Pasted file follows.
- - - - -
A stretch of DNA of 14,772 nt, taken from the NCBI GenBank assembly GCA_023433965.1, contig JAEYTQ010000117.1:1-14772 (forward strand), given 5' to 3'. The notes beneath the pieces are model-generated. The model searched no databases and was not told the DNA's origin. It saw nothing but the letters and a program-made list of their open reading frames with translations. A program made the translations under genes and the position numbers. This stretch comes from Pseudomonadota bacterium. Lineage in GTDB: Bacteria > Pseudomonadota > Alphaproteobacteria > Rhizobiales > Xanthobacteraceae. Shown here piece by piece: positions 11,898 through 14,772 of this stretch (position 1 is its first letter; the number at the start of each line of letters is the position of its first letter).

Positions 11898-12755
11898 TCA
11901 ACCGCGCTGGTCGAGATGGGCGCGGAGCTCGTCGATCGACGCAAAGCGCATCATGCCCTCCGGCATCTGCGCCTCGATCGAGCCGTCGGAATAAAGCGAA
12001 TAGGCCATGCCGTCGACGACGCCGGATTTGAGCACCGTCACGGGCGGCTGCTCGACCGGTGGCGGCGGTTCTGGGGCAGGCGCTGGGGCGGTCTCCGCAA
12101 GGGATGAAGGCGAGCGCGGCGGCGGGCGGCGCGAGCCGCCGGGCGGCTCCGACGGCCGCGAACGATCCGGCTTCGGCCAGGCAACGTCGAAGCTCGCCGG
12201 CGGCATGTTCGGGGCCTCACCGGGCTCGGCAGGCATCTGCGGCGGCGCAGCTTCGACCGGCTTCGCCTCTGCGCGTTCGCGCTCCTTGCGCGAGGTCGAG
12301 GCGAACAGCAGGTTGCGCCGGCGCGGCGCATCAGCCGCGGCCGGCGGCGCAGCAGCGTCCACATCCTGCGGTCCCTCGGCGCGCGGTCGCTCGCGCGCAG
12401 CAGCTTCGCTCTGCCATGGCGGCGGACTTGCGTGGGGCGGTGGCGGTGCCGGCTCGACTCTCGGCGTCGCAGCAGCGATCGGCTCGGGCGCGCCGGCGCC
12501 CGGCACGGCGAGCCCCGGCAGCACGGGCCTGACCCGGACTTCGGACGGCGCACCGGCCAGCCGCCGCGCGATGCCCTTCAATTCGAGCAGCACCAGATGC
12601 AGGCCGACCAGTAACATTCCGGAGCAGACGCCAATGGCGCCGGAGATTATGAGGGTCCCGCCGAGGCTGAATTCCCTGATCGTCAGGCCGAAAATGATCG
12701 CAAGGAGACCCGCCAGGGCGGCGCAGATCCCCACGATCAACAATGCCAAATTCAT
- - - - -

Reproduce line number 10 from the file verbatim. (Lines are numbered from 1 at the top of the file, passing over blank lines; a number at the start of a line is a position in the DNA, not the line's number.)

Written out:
12501 CGGCACGGCGAGCCCCGGCAGCACGGGCCTGACCCGGACTTCGGACGGCGCACCGGCCAGCCGCCGCGCGATGCCCTTCAATTCGAGCAGCACCAGATGC